1 9-inch parbaked pie crust (I used the pate brisee recipe from Sherry Yard’s Desserts by the Yard, but you can use whatever crust you like…The Traveler’s Lunchbox has directions on how to parbake (the paragraph above the actual recipe); and you can use this crust recipe if you like, too)

TO PUREE YOUR OWN PUMPKIN/SQUASH:

I preheat the oven to about 375 degrees F. I simply slice my squash in half, scooped the seeds out, and cut each half again in two. I drizzle with some olive or canola oil or butter and a few pinches of salt. I place the cut sides down atop of a parchment lined baking sheet and into the oven for about 30-40 minutes, or until easily pierced with a fork/knife. Alternatively you could wrap your prepared squash in aluminum foil and bake.

For this particular pie, you can just let your squash cool, peel the insides away from the outer flesh, and mash roughly with a fork. Note that your squash does not have to be completely smooth because it will get blended with the rest of the ingredients later. Set aside 1 1/2 cups of puree for the recipe and leave the rest to use for pumpkin soup, pumpkin mac n’ cheese, pumpkin quinoa…!

FOR THE FILLING:

Place a baking sheet in the oven and preheat the oven to 325 degrees F. Place everything for the filling except for the sugars and cornstarch into a blender or food processor. In a small bowl, stir together brown and white sugars with the cornstarch until no lumps remain (I stirred with a fork). Add to the pumpkin mixture and blend until smooth and homogeneous.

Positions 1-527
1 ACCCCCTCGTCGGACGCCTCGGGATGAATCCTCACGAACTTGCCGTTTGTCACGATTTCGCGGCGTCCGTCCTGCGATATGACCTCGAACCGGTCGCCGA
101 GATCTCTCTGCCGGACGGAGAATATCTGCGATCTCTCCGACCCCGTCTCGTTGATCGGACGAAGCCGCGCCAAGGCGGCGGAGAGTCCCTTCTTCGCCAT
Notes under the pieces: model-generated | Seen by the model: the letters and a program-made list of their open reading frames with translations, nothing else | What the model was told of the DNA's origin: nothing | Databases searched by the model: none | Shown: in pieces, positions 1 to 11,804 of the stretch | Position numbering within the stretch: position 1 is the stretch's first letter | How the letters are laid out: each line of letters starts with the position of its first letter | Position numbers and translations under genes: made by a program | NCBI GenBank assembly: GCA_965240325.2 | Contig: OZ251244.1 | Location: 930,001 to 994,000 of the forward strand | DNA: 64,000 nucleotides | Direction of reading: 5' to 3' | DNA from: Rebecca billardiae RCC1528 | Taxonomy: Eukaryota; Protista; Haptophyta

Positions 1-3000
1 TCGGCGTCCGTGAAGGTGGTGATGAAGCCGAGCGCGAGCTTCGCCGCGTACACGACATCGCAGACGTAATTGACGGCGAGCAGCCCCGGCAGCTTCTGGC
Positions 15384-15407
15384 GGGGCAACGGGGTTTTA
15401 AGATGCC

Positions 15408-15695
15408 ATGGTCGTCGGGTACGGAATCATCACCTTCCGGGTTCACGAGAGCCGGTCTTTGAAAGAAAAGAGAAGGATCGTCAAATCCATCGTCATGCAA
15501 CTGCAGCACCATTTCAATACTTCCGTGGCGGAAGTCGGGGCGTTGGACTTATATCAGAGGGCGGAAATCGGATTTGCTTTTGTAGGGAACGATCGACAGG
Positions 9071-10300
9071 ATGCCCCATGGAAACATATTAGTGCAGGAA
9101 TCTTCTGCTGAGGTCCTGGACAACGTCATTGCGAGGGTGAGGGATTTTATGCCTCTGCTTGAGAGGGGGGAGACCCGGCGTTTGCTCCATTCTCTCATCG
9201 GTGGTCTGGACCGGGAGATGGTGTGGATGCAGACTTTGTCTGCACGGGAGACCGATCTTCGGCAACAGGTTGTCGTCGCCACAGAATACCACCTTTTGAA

Pour the filling into your parbaked crust. Place the pie onto your preheated baking sheet and bake for about 1 hour, until the filling is just set. NOTE: if your crust is starting to brown, you can cover it with a little bit of aluminum foil. Cool the pie and top with whipped cream!

Psst…here are a few snaps of the little pumpkin tartlettes that we made for the staff at work. CUTIES!:


A Season of Pies–Fall Edition

19 Dec

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I was upset with myself for not making a pie all summer. How I passed over the chance to toss summer berries and stone fruit into a buttery crust, I have no idea.

At least now I can say I’ve made up for lost time by making all kinds of sweet and savory pies and tarts this fall (yes, it is technically still fall, the first day of winter is Tuesday, December 22 ah!). Continue reading

Root Vegetable Roast 2 Ways ~*Recipe ReDux*~

22 Mar

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This month’s Recipe ReDux theme is “cook once, eat twice,” or in my case, it is “roast once, eat twice.” Even though spring is in the air, root vegetables still dominate the markets here in New York City. I combined all of the root vegetables I had at home onto one baking sheet and roasted them.

I then tossed the roasted roots into a kale salad for a colorful, hearty and balanced lunch. Thanks for the inspiration, Miranda!

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Leftover salad can be used as a topping for a slab galette. I used the Food52 Cornmeal Galette Dough recipe, substituting white whole wheat flour instead of all-purpose flour, and a fine arepa cornmeal instead of regular cornmeal because that was what I had on-hand. I added some grated Gruyere cheese on top of the vegetables.

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Don’t have the patience to make your own slab galette crust? Just find a

Continue reading